"If my blood sugar isn't in the right range, I'm not going to perform at a world-class level," he said. "I can feel the difference of racing at 250 and 140. That's a clear message to me that my body is not designed to function with a blood sugar that high."
Before the 30 km race at the Vancouver Olympics, Freeman, like most athletes competing on the world's biggest stage, was nervous. He had years of experience and practice as a diabetic skier and had competed in the Olympics on multiple occasions in the past. But his nerves that day caused his blood sugar to rise, which led Freeman to respond with an insulin dose to lower it, taking into account the adrenaline he would experience at the start of the race. But as Freeman started the race and the nerves subsided, the insulin overwhelmed his body, causing his blood sugar to drop too low.
Four years later, Freeman continues to adjust his diabetes management in a quest to master his body and avoid the diabetes-induced disappointment of 2010. The difficulty is that regulating blood sugar is a bit like trying to kick a football through moving goalposts; the body constantly evolves, as do external circumstances, such as food differences around the world and varying air pressures. What works one day might generate poor results due to different conditions on another day.
Freeman's coach, Zach Caldwell, has been involved in his skiing career since the Olympian was a teenager. In his many years watching Freeman, Caldwell -- who also coaches Noah Hoffman, currently the top-ranked American distance skier -- has become a sort of human glucose monitor for Freeman. Caldwell sounds more like a doctor than a ski coach at times. He has a keen eye for recognizing when Freeman's blood sugar might be too high or too low, and he can rattle off medical terms like an endocrinologist, a doctor who treats diabetic patients. Freeman trusts his judgment deeply. One tremendous challenge for his pupil, Caldwell said, is that Freeman wants to be viewed as a normal skier and not a diabetic skier. Yet he has to prepare intently with diabetes in mind.
"Sometimes if he has a bad race, I feel it should be about the blood sugar, and he doesn't," Caldwell says. "The last thing he wants is to be defined by diabetes."
Freeman has taken several measures to master his blood sugar control ahead of the 2014 Olympics. He started using the continuous glucose monitor. He tested himself more often on the treadmill to fine-tune his insulin doses, trying to understand the patterns of his blood sugar and how his body responds to certain strains. Freeman has also placed greater emphasis on remaining calm before a race; to combat nerves and thus reduce the frequency of pre-race high blood sugar levels, he has experimented with yoga and meditation.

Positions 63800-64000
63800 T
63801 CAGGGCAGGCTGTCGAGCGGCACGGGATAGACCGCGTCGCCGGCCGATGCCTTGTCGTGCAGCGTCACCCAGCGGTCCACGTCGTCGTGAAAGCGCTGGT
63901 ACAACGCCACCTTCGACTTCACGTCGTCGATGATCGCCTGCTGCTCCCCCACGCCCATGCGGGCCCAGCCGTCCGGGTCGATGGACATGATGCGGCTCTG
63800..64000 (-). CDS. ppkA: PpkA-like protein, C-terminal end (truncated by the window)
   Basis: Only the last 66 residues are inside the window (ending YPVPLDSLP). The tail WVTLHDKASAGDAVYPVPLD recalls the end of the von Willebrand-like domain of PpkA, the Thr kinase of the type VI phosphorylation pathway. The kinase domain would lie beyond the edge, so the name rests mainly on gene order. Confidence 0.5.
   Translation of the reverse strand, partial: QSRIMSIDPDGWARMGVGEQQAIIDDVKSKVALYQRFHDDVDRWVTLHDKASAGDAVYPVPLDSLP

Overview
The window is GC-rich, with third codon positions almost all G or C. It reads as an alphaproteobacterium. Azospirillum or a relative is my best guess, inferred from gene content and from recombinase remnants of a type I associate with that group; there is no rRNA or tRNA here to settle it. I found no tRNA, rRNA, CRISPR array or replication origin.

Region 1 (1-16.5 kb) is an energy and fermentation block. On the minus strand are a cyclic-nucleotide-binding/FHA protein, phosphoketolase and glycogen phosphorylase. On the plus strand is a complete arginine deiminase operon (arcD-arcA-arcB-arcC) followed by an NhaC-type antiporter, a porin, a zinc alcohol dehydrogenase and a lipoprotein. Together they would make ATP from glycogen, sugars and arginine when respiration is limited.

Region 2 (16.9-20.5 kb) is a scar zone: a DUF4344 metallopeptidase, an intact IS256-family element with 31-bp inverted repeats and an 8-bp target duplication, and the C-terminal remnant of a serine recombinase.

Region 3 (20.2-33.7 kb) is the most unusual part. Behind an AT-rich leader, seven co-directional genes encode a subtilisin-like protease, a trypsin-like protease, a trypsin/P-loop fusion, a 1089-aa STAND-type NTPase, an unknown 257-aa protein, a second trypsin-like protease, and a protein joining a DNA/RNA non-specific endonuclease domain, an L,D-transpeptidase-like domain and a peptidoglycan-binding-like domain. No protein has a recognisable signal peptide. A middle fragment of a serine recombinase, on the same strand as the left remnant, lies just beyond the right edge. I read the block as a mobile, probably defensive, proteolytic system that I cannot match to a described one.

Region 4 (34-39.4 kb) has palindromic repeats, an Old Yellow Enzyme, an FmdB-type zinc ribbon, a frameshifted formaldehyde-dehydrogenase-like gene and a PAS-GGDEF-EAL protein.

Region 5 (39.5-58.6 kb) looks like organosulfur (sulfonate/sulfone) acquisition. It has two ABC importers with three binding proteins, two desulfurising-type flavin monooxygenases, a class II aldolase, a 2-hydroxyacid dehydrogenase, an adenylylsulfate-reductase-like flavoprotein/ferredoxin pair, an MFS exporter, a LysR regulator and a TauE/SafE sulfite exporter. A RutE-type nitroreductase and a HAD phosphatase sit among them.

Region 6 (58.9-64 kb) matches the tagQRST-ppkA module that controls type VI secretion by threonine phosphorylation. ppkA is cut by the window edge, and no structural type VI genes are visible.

At age 33, Freeman's hopes of medaling in Sochi are slim. But the ability to represent the United States as well as the diabetic community in the Olympics for the fourth time is a testament to the diligence and intensity that has characterized his training and diabetes management since his diagnosis and particularly in the last four years.
Caldwell said Freeman was initially concerned that he had failed the entire diabetes community after his low blood sugar episode in Vancouver. "For him to fail so abjectly to manage the sugar in the target event of his career was devastating for him," Caldwell recalled. "But it really humanized the struggle. It took him from being an untouchable Olympian to being extremely human."
Though Freeman will likely never see an Olympic podium, his career, which includes 16 U.S. titles, still makes a strong statement about the possibilities of a diabetic athlete. He demonstrates that it's possible to excel athletically at the highest level while also maintaining good blood sugar control, the latter of which is important not just for Freeman's skiing career but also for his long-term health.
"I don't want anyone with diabetes to feel like it's a limitation and that you have to set your sights lower," Freeman said. "It certainly makes some things more difficult, but I don't believe the disease has to stop anyone from reaching their dreams."